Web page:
Well, OK, I'm starting out with implications without giving the background and rationale.
At first blush, the decision handed down by a U.S. Federal Appeals Court, described below, will be embarrassing to anyone favoring free speech and freedom of the press.
We in the Land of the Free all passionately defend freedom of speech and freedom of the press, as long as the freedom doesn't portray countries the U.S. government doesn't like in a favorable light. We know the founding fathers and the authors of the Bill of Rights didn't intend to extend freedom that far. C'mon. They didn't even have to say that explicitly. All we good Americans knew what they meant.
And when it concerns a children's book, their intent is even clearer in retrospect. True, the book didn't talk about sex or extol drug use or criticize the U.S. for its growing homeless population or promote Communism or even mention the Cuban Revolution. It didn't plant subliminal messages about overseeing rapacious bankers or making health care available free to all citizens, though Cuba does those things.
But we don't want kids in Miami or elsewhere to grow up thinking that letting countries portray themselves in a positive light is an okay thing.
And above all, let's not forget to look on the bright side.
Now we have a precedent that allows other school boards to protect their children as they see fit. So people in, say, Burlington, VT, or Berkeley, CA, can yank books from their school libraries if they give favorable portraits of governments that in actuality have made life much harder for their citizens.
It's time remove library books that George W. Bush wrote about himself. That won't be hard; other than his token campaign autobiography published in 1999 (A Charge to Keep: Wreaking Destruction Just for the Fun of It), there don't seem to be any, even if we include ghost-written works.
But even if there are no books by him, there are some books favorable to him. And then there are the favorable books by or about Dick Cheney, Karl Rove, Donald Rumsfeld, Ashcroft, Wolfowitz, the whole neo-con troupe. At least, one would assume there are such books, even if one can't quite fathom who would spend precious hours reading them.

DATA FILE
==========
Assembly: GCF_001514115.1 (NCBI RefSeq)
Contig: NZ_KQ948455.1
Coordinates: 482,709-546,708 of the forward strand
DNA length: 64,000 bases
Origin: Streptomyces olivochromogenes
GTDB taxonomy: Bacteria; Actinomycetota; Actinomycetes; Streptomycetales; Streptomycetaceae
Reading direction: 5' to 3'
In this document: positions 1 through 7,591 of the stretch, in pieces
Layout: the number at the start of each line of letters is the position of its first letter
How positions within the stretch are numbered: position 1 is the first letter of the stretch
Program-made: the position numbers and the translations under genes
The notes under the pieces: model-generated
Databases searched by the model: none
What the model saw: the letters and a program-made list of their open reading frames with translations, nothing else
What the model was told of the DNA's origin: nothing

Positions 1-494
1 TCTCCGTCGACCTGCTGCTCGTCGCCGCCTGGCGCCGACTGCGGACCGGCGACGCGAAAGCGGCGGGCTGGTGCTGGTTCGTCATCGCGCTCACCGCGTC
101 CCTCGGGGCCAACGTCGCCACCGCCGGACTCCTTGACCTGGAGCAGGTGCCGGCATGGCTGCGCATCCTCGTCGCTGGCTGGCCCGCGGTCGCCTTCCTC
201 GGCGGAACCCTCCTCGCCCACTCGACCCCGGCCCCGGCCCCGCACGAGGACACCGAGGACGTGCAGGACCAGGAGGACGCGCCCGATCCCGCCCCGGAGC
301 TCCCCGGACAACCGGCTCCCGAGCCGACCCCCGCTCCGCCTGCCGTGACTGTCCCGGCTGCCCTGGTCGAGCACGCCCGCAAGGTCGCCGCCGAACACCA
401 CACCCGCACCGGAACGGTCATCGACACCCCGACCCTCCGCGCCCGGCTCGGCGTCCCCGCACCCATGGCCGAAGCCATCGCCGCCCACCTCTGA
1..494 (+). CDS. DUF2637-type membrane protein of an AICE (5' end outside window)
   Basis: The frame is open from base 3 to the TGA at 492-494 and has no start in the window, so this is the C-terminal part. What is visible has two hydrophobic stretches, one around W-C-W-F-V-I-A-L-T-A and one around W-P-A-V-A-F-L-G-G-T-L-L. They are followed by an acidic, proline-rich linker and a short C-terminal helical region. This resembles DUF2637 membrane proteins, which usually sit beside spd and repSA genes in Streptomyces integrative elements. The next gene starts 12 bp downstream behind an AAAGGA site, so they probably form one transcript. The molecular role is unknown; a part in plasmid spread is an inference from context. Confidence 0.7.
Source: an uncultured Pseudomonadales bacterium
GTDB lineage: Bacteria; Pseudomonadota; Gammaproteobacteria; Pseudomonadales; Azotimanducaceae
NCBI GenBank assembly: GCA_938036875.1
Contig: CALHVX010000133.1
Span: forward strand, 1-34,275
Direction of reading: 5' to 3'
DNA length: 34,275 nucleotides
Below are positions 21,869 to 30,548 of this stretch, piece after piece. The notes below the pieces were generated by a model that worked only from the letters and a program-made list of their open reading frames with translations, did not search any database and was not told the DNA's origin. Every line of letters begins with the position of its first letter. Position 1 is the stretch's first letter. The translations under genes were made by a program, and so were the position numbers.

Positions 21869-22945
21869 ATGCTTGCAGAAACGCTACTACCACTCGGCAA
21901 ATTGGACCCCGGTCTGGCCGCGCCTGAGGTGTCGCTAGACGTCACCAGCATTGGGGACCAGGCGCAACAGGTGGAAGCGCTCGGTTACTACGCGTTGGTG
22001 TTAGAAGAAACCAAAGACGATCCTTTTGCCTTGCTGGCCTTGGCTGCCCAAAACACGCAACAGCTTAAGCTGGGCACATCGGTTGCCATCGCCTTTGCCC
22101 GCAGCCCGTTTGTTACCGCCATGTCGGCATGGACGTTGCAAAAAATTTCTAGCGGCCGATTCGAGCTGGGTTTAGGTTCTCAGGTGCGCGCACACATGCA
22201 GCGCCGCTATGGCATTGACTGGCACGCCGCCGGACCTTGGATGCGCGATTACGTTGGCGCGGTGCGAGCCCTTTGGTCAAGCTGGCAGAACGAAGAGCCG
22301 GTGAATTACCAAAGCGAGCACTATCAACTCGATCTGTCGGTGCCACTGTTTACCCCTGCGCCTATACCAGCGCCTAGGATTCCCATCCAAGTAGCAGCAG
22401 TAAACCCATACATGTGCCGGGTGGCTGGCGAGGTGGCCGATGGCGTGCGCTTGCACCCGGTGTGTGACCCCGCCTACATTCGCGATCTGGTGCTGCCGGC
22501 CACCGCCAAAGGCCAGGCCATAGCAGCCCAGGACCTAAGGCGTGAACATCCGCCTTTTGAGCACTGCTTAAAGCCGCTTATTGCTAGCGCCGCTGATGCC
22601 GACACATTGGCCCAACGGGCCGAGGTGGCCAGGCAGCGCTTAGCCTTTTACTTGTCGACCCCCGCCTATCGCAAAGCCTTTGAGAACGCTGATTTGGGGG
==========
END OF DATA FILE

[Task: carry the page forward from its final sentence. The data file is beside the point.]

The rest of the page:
If they do exist, now that we are sinking up to our necks in the economic and ecological legacy of the propagandists who penned them, we can ban any of the ones that favorably distort the truth of what was really going on.
The Miami ruling didn't say whether book-burnings are acceptable, so we might do well for the time being to restrict the book bonfires to our own backyards until the court rules on the legality of taking that to public schools.
Friday, February 6, 2009 | 11:56 AM ETCBC News
A U.S. federal appeals court has sided with Miami school officials who banned a children's book about Cuba that critics say sugar-coats life in the Communist country.
The appeals court ruled on Thursday that the Miami-Dade School Board did not breach the First Amendment in 2006 when it removed Vamos a Cuba (A Visit to Cuba ) from its school library shelves.
"There is a difference between not including graphic detail about adult subjects on the one hand and falsely representing that everything is hunky dory on the other," Judge Ed Carnes wrote in the ruling.
The 2001 book presents a view of daily life in Cuba and is part of a series about different countries, aimed at children under the age of 10.
Juan Amador, a parent and former political prisoner in Cuba, launched a complaint to the board when he discovered that the book was in school libraries. Amador was outraged at the book, which he said offers an inaccurate and misleading portrayal of life in Cuba under the rule of Fidel Castro.
Featuring a picture of smiling children on its cover, the book offers a positive portrait, with no mention of Castro's revolution, the country's political and social conflicts or the government's clamping down on dissidents.
After holding a vote, the school board agreed and pulled its 49 copies from library shelves.
A Miami judge later ruled that the board's decision was political and that it should have added books that presented a different perspective rather than remove the offending title.
The American Civil Liberties Union also protested the board's decision to ban the book and challenged the move.
"We're going to take further action to prevent the shelves of the Miami-Dade school library from being scrubbed clean of viewpoints some people in the school find objectionable," Howard Simon, executive director of the ACLU's Florida division, said after the appeals court ruling became public.
"Censorship is censorship is censorship."
With files from the Associated Press